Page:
The summer solstice marks the beginning of summer, but what causes the seasons to change? Learn about the science behind the seasons with this experiment.

Solstice Science ~ Activities to celebrate the seaons

Summer Solstice, the longest day of the year and a moment filled with promises of another wonderful summer under the sun. There is something just so special about the summer solstice. It’s a new beginning. A new summer. Another year of outdoor fun. Winter Solstice is the longest night of the year and the beginning of winter. It is a time of cold and dark, but also an awakening as we move into longer days and spend our time together indoors.

We are blessed to live in a place where we have clearly defined seasons: colourful autumns, snowy and cold winters, wet springs and hot summers. Each season is unique and special. But why? What makes us experience such diverse seasonal weather? And why are our days so long at summer solstice (over 17 hours of sun) and nights so long at winter solstice (over 17 hours of night)? We took on a fun science activity to learn a bit about the science behind the summer solstice and the changing seasons.

The summer solstice marks the beginning of summer, but what causes the seasons to change? Learn about the science behind the seasons with this experiment.Disclaimer: This post contains affiliate links

On June 20 or 21 marks the Summer Solstice. A special moment marking the beginning of summer. Where we live it will also mark over 17 hours between sunrise and sunset, with only a small window of total darkness during the night. A few hours north of here they have light all night long.

December 20 or 21 marks Winter Solstice. The beginning of winter and for us a very, very long night. With only 7 hours of very watery, weak sunlight, our winters here are very cold and dark. So Winter Solstice is something to be celebrated, it is a turning of the tides as it marks a reversal. From that day forward our days start becoming longer and the sun stronger.

But why does this happen? Why are our days so long for the summer solstice (and so short for the winter solstice)? And what causes our seasons to change?

Here’s a fun activity you can do to explore what is happening.

The term solstice comes from the Latin word solstitium which means sun-standing. The summer solstice is the moment when the sun seems to stand still, pausing before reversing it’s pattern and moving again toward shorter days until the winter solstice, the shortest day of the year. The equinoxes (think equal) are the half way points between the solstices.

So what causes the seasons? It all comes down to the tilt of the Earth.

Take a look at a globe. Notice how it’s on an angle and not hanging with North straight up? If you use a protractor you can measure that angle and it should be right around 23.5 degrees. Our planet doesn’t rotate around our vertical axis (North/South), it’s slightly tilted and this tilt results in our seasons.

Why?

To do this activity you need a sheet of paper on a board or book. We used an archery target and pinned it to a corkboard. We love our archery targets and are always finding cool uses for them.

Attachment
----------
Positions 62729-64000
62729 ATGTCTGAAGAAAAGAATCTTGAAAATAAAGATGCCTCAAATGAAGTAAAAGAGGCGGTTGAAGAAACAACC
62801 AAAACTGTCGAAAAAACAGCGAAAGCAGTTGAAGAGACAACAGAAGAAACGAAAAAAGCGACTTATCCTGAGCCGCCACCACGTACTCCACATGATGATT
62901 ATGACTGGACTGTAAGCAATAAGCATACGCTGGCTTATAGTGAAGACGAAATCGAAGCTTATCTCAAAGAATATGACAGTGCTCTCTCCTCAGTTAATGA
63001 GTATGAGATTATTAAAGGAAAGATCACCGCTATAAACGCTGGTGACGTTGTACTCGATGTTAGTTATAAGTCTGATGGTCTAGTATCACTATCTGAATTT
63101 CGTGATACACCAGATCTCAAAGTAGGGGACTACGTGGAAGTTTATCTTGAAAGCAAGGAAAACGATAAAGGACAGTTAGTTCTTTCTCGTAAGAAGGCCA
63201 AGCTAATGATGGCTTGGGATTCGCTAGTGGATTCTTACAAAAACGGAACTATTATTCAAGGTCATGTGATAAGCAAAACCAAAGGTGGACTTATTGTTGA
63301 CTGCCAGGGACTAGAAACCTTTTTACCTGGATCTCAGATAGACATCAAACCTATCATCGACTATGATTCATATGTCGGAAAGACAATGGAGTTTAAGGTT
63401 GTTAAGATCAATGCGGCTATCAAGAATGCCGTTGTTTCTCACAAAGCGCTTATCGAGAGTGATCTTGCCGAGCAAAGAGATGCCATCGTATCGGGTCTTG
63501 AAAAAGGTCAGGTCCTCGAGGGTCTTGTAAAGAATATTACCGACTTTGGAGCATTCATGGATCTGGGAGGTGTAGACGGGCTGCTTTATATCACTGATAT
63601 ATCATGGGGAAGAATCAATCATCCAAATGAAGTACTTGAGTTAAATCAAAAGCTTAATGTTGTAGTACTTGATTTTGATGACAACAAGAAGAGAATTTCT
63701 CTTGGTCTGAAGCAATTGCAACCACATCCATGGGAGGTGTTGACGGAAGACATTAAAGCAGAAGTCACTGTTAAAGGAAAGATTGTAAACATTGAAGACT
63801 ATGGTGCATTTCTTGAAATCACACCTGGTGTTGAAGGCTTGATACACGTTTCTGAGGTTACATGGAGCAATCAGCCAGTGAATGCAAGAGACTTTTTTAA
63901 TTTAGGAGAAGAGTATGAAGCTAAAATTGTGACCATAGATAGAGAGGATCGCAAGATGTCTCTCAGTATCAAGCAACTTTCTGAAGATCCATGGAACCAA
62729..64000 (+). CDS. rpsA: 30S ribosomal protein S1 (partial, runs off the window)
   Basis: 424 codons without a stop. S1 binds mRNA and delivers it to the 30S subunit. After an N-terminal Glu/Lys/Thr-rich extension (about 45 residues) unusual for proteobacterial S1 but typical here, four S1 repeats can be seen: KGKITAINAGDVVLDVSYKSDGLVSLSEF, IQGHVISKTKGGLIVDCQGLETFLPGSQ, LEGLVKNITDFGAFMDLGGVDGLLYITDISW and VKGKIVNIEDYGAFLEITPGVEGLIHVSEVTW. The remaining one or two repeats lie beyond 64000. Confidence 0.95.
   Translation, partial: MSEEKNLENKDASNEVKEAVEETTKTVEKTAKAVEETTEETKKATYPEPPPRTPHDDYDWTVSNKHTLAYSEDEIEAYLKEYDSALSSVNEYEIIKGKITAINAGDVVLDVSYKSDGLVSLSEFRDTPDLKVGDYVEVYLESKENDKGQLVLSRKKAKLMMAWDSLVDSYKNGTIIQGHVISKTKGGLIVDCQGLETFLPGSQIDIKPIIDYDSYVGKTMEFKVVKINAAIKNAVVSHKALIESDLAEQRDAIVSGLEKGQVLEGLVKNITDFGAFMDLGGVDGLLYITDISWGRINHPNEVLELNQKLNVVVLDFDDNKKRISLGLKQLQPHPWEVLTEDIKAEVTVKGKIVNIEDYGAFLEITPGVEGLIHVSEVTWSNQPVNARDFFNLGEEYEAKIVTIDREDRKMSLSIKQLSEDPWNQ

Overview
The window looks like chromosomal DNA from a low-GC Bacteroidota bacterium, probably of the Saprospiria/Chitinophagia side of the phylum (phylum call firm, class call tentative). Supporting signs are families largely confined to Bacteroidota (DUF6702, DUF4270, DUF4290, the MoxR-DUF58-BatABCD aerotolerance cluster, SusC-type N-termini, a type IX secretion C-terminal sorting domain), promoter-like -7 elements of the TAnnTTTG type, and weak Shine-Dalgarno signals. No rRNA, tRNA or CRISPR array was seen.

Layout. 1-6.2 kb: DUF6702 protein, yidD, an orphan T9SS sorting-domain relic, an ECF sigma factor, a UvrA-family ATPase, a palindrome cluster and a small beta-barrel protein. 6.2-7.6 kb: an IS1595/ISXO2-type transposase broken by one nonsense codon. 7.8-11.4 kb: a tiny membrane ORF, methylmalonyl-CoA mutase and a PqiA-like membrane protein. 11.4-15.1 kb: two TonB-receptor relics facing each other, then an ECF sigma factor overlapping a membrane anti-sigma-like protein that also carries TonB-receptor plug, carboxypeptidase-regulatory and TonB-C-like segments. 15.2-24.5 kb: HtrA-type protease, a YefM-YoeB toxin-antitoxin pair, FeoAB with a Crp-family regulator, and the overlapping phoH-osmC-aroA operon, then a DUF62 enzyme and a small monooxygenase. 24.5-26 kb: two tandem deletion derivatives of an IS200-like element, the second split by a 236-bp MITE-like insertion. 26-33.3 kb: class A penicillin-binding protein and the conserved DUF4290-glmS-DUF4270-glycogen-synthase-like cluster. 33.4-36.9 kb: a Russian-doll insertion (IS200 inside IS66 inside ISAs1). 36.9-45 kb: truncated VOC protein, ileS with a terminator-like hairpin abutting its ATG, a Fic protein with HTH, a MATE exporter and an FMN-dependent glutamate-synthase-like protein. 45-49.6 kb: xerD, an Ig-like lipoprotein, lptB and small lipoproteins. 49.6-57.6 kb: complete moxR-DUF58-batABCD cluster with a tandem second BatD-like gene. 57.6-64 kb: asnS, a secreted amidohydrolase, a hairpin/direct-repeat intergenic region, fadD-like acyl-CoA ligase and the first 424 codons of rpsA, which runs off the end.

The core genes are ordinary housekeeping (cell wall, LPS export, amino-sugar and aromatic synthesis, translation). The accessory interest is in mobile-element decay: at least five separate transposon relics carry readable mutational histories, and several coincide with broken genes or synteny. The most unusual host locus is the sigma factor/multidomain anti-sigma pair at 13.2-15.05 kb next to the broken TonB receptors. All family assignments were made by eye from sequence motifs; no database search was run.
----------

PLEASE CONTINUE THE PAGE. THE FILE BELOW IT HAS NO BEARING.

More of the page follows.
You will also need a flashlight or desklamp and something to rest the light on so it points directly at the centre of your sheet. We used a wood crate under our flashlight (normally this is our book crate in our homeschool room!).

If you are using a blank sheet of paper, draw a circle and place a line through the middle to indicate the location of our equator.

On our target we added a pin at approximately our location on Earth. Notice we are quite far North. This is a great opportunity to introduce the term latitude. We live at approximately latitude 53.

The summer solstice marks the beginning of summer, but what causes the seasons to change? Learn about the science behind the seasons with this experiment.

Using a protractor ensure the sheet is at a perfect 90 degree angle to the floor. Turn on the flashlight and aim it exactly on the equator. Take a moment to look at the intensity of the light on the various parts of the paper.

If you want to be exact, use a protractor and measure out a 23.5 degree angle away from the light. How does angling the sheet change the intensity of the light on the various parts of the sheet?

Now do the opposite and angle the sheet toward the light. What changes?

During the summer our orbit and tilt of the Earth brings us more direct sun. In the winter it is the opposite, causing our days to shorten and winter to take control. Here is a great diagram showing how the tilt and orbit work together.

The summer solstice marks the beginning of summer, but what causes the seasons to change? Learn about the science behind the seasons with this experiment.

In the winter we often talk about how our sun seems watery and weak. That’s because the tilt of the Earth has caused us to be angled away from the sun. But in the summer we enjoy long days filled with lots of glorious sunshine!

So this June 20th, take a moment to enjoy our sun standing and the beginning of another glorious summer season. And don’t forget about this once in a life time opportunity to see a full moon on the summer solstice!

Looking for another fun seasons activity? Why not make a Wheel of the Year?

Celebrating the seasons - Create a Wheel of the Year that actually spins and learn about the seasons and months of the year

The summer solstice marks the beginning of summer, but what causes the seasons to change? Learn about the science behind the seasons with this experiment.

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